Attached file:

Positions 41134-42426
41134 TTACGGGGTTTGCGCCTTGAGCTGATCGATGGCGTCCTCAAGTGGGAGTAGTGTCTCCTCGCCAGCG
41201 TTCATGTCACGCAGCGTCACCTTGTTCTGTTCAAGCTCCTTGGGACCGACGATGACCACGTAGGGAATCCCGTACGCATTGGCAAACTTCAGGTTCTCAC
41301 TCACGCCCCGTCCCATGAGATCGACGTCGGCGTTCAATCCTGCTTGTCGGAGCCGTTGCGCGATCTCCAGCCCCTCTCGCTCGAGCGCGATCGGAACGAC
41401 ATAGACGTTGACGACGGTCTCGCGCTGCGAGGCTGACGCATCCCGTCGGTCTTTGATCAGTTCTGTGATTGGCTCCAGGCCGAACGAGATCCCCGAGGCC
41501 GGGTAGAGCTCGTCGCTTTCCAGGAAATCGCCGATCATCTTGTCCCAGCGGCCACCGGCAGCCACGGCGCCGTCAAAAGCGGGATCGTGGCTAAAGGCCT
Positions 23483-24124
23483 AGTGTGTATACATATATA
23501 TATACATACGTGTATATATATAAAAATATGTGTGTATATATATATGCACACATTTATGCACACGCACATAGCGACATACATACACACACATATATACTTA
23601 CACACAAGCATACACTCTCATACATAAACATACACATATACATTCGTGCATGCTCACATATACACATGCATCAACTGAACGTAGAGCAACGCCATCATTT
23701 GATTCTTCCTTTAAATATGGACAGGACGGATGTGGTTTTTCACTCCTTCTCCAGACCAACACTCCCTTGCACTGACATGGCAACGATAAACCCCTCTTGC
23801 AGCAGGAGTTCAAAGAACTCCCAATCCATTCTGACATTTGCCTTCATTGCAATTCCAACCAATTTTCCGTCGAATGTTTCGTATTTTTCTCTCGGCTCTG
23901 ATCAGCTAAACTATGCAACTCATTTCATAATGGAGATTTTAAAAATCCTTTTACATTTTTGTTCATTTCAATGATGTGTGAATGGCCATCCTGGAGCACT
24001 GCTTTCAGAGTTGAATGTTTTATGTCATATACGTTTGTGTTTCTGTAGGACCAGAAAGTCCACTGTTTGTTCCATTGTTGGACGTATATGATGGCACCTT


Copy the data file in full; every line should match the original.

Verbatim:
Positions 41134-42426
41134 TTACGGGGTTTGCGCCTTGAGCTGATCGATGGCGTCCTCAAGTGGGAGTAGTGTCTCCTCGCCAGCG
41201 TTCATGTCACGCAGCGTCACCTTGTTCTGTTCAAGCTCCTTGGGACCGACGATGACCACGTAGGGAATCCCGTACGCATTGGCAAACTTCAGGTTCTCAC
41301 TCACGCCCCGTCCCATGAGATCGACGTCGGCGTTCAATCCTGCTTGTCGGAGCCGTTGCGCGATCTCCAGCCCCTCTCGCTCGAGCGCGATCGGAACGAC
41401 ATAGACGTTGACGACGGTCTCGCGCTGCGAGGCTGACGCATCCCGTCGGTCTTTGATCAGTTCTGTGATTGGCTCCAGGCCGAACGAGATCCCCGAGGCC
41501 GGGTAGAGCTCGTCGCTTTCCAGGAAATCGCCGATCATCTTGTCCCAGCGGCCACCGGCAGCCACGGCGCCGTCAAAAGCGGGATCGTGGCTAAAGGCCT
Positions 23483-24124
23483 AGTGTGTATACATATATA
23501 TATACATACGTGTATATATATAAAAATATGTGTGTATATATATATGCACACATTTATGCACACGCACATAGCGACATACATACACACACATATATACTTA
23601 CACACAAGCATACACTCTCATACATAAACATACACATATACATTCGTGCATGCTCACATATACACATGCATCAACTGAACGTAGAGCAACGCCATCATTT
23701 GATTCTTCCTTTAAATATGGACAGGACGGATGTGGTTTTTCACTCCTTCTCCAGACCAACACTCCCTTGCACTGACATGGCAACGATAAACCCCTCTTGC
23801 AGCAGGAGTTCAAAGAACTCCCAATCCATTCTGACATTTGCCTTCATTGCAATTCCAACCAATTTTCCGTCGAATGTTTCGTATTTTTCTCTCGGCTCTG
23901 ATCAGCTAAACTATGCAACTCATTTCATAATGGAGATTTTAAAAATCCTTTTACATTTTTGTTCATTTCAATGATGTGTGAATGGCCATCCTGGAGCACT
24001 GCTTTCAGAGTTGAATGTTTTATGTCATATACGTTTGTGTTTCTGTAGGACCAGAAAGTCCACTGTTTGTTCCATTGTTGGACGTATATGATGGCACCTT